Yet another conflict abroad accelerated Martin Luther King, Jr.’s egalitarian direction. His vision of harmony, the Southern Christian Leadership Conference’s call for ethics, justice, and peace programs, and the Freedom Schools’ push to educate black teenagers energized a massive voter registration drive in the summer of 1964. African independence, racial separatism, and black nationalism complicated responses to injustice and discrimination within and outside the Civil Rights Movement. Black Power promoted “self-reliance” rather than “integration” while uprisings loomed.
As demonstrated by Richard Nixon’s fall, weaknesses spread throughout the political and cultural establishments. Corruption countered by cults led to the growth of the Children of God and the Unification Church as rejecters of capitalism and democracy.
Evangelicals, roused against the counterculture, battled both Eastern imported trends and “pseudo-Christian” fringe groups such as the Children of God and the Alamo Foundation who demanded surrender by converts of all their property to their leaders.
As a more diverse religious landscape loomed, Robert Bellah’s sociological analysis of “civil religion” represented the increasingly non-practicing adherents in the New Left, facing down the Moral Majority on the Religious Right. Jimmy Carter and Ronald Reagan, Carl Sagan and Phyllis Schafly, Jim and Tammy Bakker exemplify recent debates over secular education, American exceptionalism, humanism, morality, and free enterprise. The gospel of prosperity credits “biblical promises of abundance and healing through Christ” with a believer’s “economic and social success”. Bowman diminishes its role in the Religious Right; he cites Jerry Falwall’s dismissal of this Pentecostal perspective which exalts desire and pleasure. However, more here on the “prosperity gospel” would have been welcome.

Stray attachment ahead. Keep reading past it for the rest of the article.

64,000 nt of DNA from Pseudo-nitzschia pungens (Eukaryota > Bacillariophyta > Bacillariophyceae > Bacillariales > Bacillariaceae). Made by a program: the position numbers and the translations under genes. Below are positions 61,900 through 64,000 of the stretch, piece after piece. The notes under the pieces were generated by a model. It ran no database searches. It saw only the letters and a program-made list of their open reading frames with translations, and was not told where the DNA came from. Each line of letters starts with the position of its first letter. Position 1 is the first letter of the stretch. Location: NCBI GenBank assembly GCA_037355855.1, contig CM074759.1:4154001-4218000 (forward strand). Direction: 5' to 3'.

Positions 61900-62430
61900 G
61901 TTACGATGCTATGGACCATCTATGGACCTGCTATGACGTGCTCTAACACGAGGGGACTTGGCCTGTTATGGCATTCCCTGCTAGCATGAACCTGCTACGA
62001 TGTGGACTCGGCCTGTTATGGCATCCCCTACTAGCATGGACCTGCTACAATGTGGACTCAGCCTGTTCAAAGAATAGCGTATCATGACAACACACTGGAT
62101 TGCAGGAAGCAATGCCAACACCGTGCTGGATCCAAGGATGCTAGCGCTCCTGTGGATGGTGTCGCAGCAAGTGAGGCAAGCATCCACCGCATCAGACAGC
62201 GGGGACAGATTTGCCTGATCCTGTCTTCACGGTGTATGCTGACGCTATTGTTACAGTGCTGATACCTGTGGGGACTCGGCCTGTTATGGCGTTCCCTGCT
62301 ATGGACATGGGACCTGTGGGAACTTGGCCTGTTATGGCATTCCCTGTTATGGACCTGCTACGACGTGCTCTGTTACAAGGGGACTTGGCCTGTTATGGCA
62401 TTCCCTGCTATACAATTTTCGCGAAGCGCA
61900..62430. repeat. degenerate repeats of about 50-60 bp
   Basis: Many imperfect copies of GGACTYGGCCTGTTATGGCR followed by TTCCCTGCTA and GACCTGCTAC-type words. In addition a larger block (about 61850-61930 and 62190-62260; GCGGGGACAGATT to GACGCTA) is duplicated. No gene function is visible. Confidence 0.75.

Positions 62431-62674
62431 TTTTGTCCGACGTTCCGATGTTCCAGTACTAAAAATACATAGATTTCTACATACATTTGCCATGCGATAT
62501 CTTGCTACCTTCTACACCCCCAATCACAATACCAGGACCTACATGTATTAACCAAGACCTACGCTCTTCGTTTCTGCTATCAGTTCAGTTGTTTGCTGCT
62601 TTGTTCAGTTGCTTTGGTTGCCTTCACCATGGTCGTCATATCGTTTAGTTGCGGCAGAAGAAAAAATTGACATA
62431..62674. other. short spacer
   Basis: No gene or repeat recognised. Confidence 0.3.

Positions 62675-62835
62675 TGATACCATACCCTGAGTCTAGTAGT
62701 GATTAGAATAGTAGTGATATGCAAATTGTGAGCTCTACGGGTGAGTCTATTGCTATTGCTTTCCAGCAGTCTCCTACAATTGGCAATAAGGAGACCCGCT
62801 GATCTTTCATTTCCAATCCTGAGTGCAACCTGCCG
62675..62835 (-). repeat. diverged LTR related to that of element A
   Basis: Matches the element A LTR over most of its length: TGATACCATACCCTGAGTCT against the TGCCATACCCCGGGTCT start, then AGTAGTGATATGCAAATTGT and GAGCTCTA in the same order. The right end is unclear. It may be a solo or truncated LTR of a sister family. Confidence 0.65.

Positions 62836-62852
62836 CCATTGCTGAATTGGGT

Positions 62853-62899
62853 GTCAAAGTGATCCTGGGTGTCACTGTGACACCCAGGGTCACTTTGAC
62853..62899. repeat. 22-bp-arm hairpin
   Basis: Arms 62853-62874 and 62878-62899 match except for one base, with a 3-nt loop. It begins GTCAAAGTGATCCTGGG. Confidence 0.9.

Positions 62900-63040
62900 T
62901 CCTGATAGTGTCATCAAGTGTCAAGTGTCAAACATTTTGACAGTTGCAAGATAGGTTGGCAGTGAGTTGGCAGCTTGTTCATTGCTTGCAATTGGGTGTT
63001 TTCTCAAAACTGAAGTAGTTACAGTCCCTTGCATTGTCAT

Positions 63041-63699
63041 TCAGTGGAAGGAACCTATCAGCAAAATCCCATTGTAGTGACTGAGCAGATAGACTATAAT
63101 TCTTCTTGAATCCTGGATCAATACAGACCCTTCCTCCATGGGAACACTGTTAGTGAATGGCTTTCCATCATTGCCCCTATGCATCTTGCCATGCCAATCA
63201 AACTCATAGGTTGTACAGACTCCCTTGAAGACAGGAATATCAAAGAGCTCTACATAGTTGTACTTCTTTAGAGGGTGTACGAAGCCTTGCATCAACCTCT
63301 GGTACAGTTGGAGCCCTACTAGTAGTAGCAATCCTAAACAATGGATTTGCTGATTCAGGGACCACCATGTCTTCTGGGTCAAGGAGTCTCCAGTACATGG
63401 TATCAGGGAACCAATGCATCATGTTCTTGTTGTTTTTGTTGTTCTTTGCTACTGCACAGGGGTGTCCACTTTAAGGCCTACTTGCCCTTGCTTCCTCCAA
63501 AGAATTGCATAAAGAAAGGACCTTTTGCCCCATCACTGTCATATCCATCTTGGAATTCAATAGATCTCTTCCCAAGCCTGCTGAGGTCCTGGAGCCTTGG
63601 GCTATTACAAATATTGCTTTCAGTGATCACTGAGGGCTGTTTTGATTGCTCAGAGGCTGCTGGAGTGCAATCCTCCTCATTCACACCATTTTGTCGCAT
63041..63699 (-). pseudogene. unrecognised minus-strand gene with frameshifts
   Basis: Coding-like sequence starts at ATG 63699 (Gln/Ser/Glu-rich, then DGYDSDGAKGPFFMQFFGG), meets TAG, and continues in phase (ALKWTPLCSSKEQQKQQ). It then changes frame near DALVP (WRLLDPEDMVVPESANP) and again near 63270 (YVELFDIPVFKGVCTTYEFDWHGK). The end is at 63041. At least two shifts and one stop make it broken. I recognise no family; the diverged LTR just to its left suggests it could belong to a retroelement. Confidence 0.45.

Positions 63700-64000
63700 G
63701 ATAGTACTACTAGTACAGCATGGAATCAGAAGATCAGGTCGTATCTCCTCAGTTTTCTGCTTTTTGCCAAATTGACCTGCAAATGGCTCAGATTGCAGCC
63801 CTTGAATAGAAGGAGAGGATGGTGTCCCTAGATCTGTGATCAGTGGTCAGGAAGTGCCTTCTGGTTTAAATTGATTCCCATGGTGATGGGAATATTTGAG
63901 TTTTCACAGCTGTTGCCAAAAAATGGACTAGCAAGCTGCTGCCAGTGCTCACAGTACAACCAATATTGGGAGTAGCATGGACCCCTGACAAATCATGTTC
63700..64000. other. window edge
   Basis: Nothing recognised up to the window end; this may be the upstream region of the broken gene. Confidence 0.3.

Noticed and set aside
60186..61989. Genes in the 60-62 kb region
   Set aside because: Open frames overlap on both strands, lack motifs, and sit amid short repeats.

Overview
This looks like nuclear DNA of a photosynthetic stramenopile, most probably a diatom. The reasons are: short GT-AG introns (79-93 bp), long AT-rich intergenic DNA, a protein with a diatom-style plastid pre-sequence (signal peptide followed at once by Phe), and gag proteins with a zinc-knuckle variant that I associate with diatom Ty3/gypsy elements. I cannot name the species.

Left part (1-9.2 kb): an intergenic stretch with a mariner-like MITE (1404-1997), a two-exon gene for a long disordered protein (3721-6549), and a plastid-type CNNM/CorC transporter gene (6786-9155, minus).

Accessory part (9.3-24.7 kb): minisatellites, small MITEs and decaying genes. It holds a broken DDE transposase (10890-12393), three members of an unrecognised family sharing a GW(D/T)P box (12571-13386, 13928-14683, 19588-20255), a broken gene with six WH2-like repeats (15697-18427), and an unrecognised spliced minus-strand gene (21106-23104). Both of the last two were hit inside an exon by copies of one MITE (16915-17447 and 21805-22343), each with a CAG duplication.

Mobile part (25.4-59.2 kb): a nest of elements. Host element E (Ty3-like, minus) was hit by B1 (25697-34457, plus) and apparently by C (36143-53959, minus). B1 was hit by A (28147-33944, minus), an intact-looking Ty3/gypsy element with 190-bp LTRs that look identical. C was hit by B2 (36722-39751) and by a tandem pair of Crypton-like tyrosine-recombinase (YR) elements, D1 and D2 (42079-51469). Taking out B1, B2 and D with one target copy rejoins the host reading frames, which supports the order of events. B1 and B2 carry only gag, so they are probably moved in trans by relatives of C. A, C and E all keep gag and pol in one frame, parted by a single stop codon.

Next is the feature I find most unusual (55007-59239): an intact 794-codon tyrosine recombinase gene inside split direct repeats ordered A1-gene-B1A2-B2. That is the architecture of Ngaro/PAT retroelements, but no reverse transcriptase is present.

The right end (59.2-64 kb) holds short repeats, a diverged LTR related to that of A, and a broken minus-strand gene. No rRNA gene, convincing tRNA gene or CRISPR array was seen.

These issues continue to vex many Christians. Bowman provides a dutiful if rather too clinical examination of how Americans have clashed or convened as to what Christianity encompasses and how this concept alters as the nation debates itself.
Today, evangelicals thrive; mainstream denominations decline, and immigration from Asia, Latin America, and Africa enlivens belief systems even as secularism dismisses their mindset as ignorant, immature, or logically impossible. In an epilogue, Bowman considers Mitt Romney’s contest in 2012, Barack Obama’s ties to the Reverend Jeremiah Wright, and finally the Donald Trump ascension as fresh case studies, ones which future historians will similarly dissect. For those left behind with the present unease and uncertain fate shared by billions beyond these 50 States, what we mean when we talk about — as against and/or among Christians — will continue to bedevil any brave soul who thinks that this hallowed identification or hated insult has been fixed and its faithful adherents once and for all have allied against the same old secular foe.